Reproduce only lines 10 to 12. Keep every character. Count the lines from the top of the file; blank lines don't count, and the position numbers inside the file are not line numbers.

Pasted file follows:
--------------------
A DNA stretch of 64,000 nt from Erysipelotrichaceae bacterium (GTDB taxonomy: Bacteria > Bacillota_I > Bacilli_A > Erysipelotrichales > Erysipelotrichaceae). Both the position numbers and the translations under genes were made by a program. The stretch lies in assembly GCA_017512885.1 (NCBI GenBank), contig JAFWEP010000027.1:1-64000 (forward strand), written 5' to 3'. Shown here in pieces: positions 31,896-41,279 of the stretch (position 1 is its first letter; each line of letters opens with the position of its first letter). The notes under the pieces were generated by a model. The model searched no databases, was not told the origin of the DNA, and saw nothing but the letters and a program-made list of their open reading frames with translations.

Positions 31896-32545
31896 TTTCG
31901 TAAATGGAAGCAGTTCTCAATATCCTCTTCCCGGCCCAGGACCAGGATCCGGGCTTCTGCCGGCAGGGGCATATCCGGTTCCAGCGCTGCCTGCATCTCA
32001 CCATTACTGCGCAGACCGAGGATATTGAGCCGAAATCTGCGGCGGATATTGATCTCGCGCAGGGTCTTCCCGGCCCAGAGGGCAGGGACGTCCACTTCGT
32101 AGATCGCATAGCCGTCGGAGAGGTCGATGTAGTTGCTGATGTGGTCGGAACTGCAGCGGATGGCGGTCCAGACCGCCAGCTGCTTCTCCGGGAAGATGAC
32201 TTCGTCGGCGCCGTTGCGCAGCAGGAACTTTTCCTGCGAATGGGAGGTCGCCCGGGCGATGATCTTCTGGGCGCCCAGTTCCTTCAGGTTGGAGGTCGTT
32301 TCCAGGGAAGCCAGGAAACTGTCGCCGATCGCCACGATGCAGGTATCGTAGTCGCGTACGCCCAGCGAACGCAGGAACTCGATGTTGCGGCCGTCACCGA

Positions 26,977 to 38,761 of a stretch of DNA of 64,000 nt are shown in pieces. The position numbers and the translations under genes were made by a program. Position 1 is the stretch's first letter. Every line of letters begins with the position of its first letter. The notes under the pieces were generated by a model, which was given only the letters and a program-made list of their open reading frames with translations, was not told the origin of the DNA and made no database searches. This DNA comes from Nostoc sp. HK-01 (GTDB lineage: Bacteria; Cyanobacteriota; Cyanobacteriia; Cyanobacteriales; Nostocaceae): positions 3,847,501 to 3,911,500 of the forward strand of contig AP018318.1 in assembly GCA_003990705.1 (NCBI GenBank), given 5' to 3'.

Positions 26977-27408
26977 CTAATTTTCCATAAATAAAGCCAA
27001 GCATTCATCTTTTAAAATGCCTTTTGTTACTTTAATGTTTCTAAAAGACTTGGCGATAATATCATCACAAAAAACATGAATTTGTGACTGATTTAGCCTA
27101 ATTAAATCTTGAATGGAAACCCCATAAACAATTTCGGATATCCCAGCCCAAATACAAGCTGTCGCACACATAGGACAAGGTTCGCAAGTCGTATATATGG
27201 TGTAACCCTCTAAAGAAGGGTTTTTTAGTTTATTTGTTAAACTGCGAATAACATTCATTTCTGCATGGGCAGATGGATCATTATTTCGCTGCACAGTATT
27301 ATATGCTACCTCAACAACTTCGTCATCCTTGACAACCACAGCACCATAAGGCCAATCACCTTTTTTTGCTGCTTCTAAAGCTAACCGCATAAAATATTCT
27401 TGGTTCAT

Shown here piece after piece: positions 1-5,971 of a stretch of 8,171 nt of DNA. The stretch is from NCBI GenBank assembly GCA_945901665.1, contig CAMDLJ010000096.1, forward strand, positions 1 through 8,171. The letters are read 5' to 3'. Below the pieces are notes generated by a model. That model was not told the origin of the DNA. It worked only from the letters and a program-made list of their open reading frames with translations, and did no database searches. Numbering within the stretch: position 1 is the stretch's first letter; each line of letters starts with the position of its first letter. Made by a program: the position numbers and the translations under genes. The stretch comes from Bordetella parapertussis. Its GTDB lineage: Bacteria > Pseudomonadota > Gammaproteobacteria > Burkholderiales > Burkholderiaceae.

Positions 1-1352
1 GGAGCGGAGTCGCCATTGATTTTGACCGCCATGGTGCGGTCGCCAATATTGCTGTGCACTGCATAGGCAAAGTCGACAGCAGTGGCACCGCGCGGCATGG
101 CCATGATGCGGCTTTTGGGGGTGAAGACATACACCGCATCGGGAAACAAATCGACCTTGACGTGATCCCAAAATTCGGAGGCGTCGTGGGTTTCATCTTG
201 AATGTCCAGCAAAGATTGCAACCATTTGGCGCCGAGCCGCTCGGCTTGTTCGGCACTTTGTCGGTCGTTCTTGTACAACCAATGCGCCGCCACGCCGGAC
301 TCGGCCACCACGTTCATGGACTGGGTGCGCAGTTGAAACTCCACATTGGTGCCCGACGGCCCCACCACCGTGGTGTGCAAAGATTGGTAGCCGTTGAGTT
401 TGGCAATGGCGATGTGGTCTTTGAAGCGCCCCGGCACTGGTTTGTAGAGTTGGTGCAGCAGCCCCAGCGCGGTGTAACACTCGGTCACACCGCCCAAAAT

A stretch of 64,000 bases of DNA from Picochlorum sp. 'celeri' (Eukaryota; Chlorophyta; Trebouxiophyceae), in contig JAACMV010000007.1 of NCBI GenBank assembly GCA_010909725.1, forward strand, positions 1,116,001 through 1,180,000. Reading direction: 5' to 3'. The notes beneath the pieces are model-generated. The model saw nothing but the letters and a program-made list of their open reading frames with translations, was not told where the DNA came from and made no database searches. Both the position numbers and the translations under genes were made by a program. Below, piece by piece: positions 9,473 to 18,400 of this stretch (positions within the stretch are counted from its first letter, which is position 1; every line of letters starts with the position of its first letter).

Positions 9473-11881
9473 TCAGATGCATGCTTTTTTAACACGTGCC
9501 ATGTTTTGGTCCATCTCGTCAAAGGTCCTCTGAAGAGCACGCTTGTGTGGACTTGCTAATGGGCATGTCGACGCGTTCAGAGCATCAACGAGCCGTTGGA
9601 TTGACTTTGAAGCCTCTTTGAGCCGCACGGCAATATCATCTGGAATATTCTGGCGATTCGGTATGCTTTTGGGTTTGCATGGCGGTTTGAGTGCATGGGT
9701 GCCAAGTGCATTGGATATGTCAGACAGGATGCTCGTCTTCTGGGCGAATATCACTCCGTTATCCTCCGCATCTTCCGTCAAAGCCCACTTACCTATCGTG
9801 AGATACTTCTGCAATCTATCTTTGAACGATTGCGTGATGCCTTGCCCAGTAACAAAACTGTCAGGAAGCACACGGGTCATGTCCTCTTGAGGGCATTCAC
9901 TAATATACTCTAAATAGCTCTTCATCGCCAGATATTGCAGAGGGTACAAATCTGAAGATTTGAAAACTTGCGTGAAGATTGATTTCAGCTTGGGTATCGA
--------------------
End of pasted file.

Positions 26977-27408
26977 CTAATTTTCCATAAATAAAGCCAA
27001 GCATTCATCTTTTAAAATGCCTTTTGTTACTTTAATGTTTCTAAAAGACTTGGCGATAATATCATCACAAAAAACATGAATTTGTGACTGATTTAGCCTA